While many people have pensions and other resources at their disposal, their savings are often not enough to cover the costs of living 20 or 30 years from now as the cost of living continues to increase. In comparison to the 3.3 percent increase in 2017, 2018, and 2019, the national median rent in 2021 increases by 11.4 percent.

Food prices rose 30 percent this fall, according to the United Nations Food Price Index, which tracks commodities needed for food production. In 2021, the Medicare Plan B premium was $148.50; in 2022, it will be $170.10. This means that Social Security and Supplemental Security Income (SSI) benefits will also increase by 5.9 percent in 2022.

Most low-income people can’t live on Supplemental Security Income and Social Security when they don’t have enough savings, Aguila said.

As a station agent for the Bay Area Rapid Transit, Bob Krasner retired in March. In less than a year, he reestablished himself to become a driver for Independent Transportation Network, a service that specializes in driving for seniors, less than a year after retiring to protect his savings from future health complications.

67-year-old Krasner delivers food to people with mobility issues. He said he had been bored to tears and missed having regular interactions with people, but he also said that he would be able to maintain his savings by earning extra “grocery money.”.

“We can make it on my pension and Social Security, and my wife’s Social Security and salary, but going back to work gives us that freedom of not having to look at the price tag of everything we buy,” he told.

“We can go to the store, and we can get what we want and not worry that it’s going to bust the budget.”

Retirement income and savings gaps are often bridged by early retirement, according to Susan Weinstock, vice president of AARP’s financial resilience program.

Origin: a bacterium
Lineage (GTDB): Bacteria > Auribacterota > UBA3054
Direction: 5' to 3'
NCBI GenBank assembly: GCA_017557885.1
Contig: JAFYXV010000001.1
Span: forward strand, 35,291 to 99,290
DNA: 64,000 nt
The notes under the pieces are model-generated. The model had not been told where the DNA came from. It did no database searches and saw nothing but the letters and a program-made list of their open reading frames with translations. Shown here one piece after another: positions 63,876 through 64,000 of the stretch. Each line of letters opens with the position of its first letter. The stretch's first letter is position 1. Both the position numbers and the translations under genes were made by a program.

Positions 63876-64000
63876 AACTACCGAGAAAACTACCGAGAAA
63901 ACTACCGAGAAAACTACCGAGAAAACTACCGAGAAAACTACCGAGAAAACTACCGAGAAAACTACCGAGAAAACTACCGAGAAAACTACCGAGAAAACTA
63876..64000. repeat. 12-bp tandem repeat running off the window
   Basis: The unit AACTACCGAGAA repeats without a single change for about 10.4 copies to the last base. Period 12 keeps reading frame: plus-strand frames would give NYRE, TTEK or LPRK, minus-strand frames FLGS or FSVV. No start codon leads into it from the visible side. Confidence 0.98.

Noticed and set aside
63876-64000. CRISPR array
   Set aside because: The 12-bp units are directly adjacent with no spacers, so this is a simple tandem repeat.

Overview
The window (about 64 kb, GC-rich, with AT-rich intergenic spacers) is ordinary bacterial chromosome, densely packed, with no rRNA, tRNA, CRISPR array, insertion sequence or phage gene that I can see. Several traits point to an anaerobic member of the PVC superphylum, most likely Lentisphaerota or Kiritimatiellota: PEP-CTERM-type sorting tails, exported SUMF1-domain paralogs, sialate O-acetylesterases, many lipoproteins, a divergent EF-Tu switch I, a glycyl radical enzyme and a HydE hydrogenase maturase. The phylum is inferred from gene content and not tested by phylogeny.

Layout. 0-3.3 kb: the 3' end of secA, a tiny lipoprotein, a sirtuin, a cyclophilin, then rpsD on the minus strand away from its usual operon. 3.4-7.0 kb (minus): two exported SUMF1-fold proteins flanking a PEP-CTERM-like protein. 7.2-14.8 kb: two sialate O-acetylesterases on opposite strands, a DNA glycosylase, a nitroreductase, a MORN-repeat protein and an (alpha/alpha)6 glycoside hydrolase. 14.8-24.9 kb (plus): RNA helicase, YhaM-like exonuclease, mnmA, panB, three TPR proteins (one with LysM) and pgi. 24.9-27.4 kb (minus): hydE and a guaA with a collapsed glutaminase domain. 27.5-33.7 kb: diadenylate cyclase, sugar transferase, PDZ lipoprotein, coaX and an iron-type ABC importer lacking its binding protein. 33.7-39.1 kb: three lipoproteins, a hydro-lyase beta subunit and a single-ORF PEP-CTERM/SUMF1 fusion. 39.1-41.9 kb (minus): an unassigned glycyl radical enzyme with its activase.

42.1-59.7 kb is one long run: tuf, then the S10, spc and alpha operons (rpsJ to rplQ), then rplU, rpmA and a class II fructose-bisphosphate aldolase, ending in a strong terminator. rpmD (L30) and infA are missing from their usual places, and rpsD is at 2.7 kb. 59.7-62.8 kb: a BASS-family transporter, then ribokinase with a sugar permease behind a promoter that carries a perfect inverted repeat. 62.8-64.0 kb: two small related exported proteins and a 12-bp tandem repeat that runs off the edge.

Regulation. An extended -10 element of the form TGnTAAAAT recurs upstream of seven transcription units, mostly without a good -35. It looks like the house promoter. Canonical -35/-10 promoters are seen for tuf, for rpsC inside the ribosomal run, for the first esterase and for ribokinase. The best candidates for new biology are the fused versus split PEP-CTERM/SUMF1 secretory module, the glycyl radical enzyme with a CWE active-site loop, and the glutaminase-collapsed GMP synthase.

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“There are people that might retire, try that for a little while, but now the money is running out, and they’re looking at their retirement savings and there’s not enough there,” she explained.

“So folks need to go back to work just to make ends meet.”

Most people of color, especially Blacks and Latinos, experience financial need as they age, and rely on Social Security and savings alone to make ends meet after retirement. In addition, Aguila noted that major life events, such as the purchase of a home or unforeseen medical expenses, can force someone to return to work.

“Low-income and minority populations don’t reach retirement within the same conditions as those that are higher income,” she continued.

“[Higher income people] have access to not only Social Security but also to private pensions and other resources.”

When adversity can strike at any time, Krasner said planning for the future is an incredibly wise move. The house he and his wife own is where his children and grandchildren gather over the holidays, and he cannot afford to lose this important asset.

“Do I see a time when I’ll no longer be able to maintain my own house? It could happen,” he told.

“That part of the future is kind of nebulous, you know. Age catches up with everyone even though we don’t want to admit it or even think about it.”